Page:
In addition, Levy’s scapegoat or diversionary hypothesis explains, how Saddam tried to distract from inner economic difficulties resulting from the Iran-Iraq gulf war in the 1980s (with an estimated 70$ billion of debts, Washington Post 1990) and the decreased revenues from oil production through his “assertive national policies which appear to enhance the power and prestige of the state” (Levy 1989, p. 92). By invading Kuwait he also hoped to refurbish his personal image as the undisputed leader, because “the old ideology and personality cult had begun to fail in rallying support” (Washington Post 1990).

Last but not least one could argue that the cause for Iraq’s annexation of Kuwait is the result of male aggressiveness, in this case inherent to Saddam’s personality. Hinde points to several characteristics that increase the probability of aggressive social behaviour: reasons contributing to the development of such a behaviour underlie among others environmental factors (family interaction patterns, conditioning and learning through observation), personality (men generally tend to be more aggressive than women) or cultural norms (Hinde 1993, pp. 19, 22, 27).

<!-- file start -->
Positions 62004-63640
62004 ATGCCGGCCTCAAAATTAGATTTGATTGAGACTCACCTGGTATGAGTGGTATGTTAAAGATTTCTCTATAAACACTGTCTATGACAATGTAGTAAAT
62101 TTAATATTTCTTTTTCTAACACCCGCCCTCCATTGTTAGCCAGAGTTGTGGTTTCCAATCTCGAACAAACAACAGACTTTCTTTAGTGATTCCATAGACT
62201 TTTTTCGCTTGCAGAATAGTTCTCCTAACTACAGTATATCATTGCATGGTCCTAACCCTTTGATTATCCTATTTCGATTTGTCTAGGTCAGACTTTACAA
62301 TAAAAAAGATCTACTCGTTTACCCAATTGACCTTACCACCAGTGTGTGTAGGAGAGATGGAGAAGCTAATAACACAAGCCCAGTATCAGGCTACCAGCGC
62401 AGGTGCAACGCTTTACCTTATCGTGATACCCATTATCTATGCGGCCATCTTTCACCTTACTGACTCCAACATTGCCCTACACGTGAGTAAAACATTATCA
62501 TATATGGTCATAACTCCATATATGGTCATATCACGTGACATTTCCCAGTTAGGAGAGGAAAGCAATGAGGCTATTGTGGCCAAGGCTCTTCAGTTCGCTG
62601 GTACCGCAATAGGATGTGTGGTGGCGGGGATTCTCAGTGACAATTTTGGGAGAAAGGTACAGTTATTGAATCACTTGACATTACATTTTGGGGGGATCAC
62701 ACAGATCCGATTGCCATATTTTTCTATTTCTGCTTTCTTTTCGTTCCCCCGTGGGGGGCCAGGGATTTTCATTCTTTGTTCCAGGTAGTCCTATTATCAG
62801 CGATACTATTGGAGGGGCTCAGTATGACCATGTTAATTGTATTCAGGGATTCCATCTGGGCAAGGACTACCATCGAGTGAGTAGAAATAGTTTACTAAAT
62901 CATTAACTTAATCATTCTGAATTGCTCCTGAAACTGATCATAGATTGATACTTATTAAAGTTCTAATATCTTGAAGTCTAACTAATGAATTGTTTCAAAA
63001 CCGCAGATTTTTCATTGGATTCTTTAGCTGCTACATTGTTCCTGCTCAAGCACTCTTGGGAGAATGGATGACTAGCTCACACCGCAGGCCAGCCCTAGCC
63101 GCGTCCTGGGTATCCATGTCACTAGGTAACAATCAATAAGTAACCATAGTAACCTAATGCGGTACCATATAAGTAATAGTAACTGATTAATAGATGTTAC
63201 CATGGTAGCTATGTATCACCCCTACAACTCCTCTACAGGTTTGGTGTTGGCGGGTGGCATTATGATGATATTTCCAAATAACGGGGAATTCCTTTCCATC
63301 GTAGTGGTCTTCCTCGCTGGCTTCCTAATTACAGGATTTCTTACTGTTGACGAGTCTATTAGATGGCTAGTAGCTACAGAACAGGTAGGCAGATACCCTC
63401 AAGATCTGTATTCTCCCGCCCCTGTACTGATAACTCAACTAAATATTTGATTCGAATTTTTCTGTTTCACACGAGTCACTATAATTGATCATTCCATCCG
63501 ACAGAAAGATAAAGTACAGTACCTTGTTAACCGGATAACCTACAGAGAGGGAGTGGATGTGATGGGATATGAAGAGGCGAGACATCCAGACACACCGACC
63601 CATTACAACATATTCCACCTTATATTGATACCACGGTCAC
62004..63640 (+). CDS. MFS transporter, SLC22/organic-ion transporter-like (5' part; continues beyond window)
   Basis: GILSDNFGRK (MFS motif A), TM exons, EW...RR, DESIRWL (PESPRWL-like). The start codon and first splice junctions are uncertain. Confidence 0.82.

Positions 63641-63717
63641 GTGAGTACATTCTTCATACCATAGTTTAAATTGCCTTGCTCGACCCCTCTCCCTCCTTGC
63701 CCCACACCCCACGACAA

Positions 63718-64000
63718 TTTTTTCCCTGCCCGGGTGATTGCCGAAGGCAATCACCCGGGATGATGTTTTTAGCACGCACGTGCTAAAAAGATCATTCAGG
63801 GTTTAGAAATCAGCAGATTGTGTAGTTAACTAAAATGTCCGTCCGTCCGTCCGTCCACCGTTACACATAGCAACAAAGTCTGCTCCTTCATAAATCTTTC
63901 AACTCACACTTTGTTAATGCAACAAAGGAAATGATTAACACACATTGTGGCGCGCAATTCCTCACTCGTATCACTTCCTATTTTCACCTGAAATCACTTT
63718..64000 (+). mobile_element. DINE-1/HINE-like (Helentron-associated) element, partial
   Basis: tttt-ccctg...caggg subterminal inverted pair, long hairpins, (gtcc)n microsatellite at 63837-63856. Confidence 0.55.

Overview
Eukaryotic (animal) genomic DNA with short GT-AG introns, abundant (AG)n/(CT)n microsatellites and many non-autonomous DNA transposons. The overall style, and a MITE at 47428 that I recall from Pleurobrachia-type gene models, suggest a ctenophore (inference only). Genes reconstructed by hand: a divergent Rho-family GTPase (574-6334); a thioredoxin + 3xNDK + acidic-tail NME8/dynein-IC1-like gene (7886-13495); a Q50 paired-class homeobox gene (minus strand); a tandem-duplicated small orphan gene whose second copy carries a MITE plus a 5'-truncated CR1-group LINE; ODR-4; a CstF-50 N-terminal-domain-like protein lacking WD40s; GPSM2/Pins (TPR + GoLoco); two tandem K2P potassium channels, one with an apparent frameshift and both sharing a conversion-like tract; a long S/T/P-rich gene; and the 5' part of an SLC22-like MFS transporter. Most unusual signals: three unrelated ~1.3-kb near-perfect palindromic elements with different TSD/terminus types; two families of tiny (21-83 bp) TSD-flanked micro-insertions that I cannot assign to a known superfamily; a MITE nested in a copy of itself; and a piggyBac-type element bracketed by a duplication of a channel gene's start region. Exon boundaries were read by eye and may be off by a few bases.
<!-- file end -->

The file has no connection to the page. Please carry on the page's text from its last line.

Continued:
Nevertheless, concentrating only on the individual and his or her motives plus perceptions is “inadequate and misleading” (Wolfers 1976, p. 8). Other levels of analysis also provide valuable insights for causes of conflicts.

2. The state level – Why the USA stepped in

Causes for why the multinational coalition under the auspices of the United States attacked Iraq can be found in the nature states, i.e. domestic factors that have certain impacts on their behaviour in terms of foreign policy. As the majority of alliance partners were democracies (except for, of course, the directly threatened Arab nations), one could claim that they went to war because Iraq was an authoritarian regime.